- Undergraduate programs (bachelor’s): You must be admitted and registered full time in a program offered in French and take at least nine credits (three courses) per session in French.
- Graduate programs (master’s and doctorate): You must be admitted and registered full time and have completed secondary school or a postsecondary program in French of at least two years, or be admitted to a program of study at the University of Ottawa offered only in French.
An unpaid student internship abroad that can be organized by a third party. Volunteering abroad is different from community service learning abroad because the main goal is not necessarily student learning.
Internationalization of the curriculum
Curriculum internationalization is the process of integrating global, international and intercultural perspectives into a curriculum, in terms of content, pedagogical approach and learning outcomes, with the aim of training professionals and global citizens. - (adapted from: Betty Leask, Internationalization of the curriculum, Routledge 2015)
Joint honours bachelor's degree
An undergraduate program of at least 36 units in two disciplines, allowing for a dual specialization (e.g. philosophy and political science).
Class activity in a laboratory where students conduct practical work related to their course material.
Language-proficiency development activity associated with a disciplinary course taken in a person's second official language as part of an immersion course.
Language of instruction
The language used for teaching activities in a course or program.
A teaching activity in which the subject matter is communicated orally to a class with minimal student interaction.
Letter of permission
Program for which the University restricts the number of students able to enrol.
A course or program that accepts a limited number of students.
A main discipline or field of study and intensive training, usually consisting of 42 units in the discipline or field of study. Eighteen units must be in courses at the 3000 level or above and six units must be at the 4000 level.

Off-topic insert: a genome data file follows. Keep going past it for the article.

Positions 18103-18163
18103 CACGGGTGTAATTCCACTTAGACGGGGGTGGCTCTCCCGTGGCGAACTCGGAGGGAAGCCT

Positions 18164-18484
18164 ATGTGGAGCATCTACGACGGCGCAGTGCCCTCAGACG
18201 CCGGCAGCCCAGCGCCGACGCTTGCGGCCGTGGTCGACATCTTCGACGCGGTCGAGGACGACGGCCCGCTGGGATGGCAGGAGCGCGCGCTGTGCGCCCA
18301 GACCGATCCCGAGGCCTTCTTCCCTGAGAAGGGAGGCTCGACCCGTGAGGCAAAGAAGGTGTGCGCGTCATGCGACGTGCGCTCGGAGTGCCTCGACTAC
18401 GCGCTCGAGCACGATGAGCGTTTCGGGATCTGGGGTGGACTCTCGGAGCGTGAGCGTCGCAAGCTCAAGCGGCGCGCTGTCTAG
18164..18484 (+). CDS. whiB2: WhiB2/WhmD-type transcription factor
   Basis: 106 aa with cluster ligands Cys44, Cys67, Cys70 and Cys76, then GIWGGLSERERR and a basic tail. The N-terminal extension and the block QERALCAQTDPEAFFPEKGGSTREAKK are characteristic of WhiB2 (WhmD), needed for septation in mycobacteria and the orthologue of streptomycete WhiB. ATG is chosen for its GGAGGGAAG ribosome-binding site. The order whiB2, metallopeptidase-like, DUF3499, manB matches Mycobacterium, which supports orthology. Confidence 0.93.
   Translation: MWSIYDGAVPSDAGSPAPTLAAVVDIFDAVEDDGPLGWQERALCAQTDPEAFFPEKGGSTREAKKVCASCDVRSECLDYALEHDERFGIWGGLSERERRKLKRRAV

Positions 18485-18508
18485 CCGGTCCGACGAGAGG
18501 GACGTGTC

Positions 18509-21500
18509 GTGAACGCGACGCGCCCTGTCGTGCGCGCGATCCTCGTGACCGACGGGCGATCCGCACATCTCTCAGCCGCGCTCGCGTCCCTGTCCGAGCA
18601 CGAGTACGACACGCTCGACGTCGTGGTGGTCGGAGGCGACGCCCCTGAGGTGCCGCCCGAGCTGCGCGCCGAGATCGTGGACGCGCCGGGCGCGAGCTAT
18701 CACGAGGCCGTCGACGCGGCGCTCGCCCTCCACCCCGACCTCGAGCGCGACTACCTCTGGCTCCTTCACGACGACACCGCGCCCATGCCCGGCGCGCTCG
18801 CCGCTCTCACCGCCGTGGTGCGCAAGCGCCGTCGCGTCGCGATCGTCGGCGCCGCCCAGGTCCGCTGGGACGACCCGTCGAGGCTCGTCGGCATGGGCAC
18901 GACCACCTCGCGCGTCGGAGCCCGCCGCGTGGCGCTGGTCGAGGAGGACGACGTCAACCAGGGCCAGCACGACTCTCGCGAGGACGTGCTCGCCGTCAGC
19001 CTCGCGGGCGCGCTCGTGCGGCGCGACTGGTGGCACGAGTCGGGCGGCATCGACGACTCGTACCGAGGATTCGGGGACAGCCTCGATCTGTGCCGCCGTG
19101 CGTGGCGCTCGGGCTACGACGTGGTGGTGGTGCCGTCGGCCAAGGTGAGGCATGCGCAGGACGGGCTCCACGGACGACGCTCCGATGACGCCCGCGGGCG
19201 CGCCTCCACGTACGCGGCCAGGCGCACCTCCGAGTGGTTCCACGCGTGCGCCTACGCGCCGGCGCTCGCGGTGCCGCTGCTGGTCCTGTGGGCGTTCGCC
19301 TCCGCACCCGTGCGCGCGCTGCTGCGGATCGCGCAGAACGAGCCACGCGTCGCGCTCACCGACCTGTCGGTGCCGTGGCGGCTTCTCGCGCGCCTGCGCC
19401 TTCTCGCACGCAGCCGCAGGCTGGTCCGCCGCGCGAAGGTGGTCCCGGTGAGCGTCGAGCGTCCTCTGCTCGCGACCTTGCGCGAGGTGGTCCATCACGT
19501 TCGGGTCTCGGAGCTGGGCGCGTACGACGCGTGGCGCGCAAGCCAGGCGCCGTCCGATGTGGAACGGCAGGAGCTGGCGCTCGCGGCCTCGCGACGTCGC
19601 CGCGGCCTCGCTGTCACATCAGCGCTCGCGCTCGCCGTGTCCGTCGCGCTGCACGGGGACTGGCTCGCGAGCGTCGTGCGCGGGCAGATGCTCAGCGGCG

Master's, master's degree
Degree conferred upon the completion of a master’s level program of study.
Mature student, mature applicant
A person who does not meet the regular admission requirements at the University of Ottawa and who applies for admission at least two years after last attending high school. For more information, visit the undergraduate website for mature applicants.
Memorandum of understanding
An agreement signed between two parties including rights and obligations for each. The general protocol may be accompanied by a more detailed mobility agreement implementing specific student and faculty mobility activities and research. A Memorandum of Understanding is not necessary to develop a collaborative program and/or any agreement. This is more a recognition that both parties are interested to collaborate.
A program requiring students to take courses in at least three disciplines.
A multidisciplinary program with a minor requires students to take courses in at least three disciplines as well as another field or subfield (a minor).
National or international CO-OP placement (internship)
A placement arranged through the University of Ottawa Co-operative Education Programs. It allows students to apply concepts learned in class through paid work placements in Canada or abroad. After just over four years of study, you will have not only a diploma that indicates you participated in a CO-OP program but also approximately 16 months of experience in your field of study and a network of valuable contacts.
An identified set of courses within a field of study chosen so the student can gain a certain degree of specialized knowledge in the field (e.g. engineering management option).
A course included in the program requirements and that must be chosen from a particular disciplinary field or from a list of specific courses.
Status of an undergraduate student enrolled in fewer than 12 units during a term.
Foreign postsecondary institutions that have signed all types of agreements with the University of Ottawa.
A course that must be successfully completed as a condition for taking another course.
A course that must be successfully completed by a student who does not have the required educational background to enrol directly in first-year university courses.
Status of a student whose academic standing is below the required minimum for a particular program of study but who is allowed to continue in the program on the condition the student's cumulative grade point average is equal to or above the required minimum CGPA within a specific period.
Undergraduate program of study generally providing training that meets the requirements of a professional association or a college, such as medicine, engineering, teaching. The program contains a high proportion of discipline-specific courses.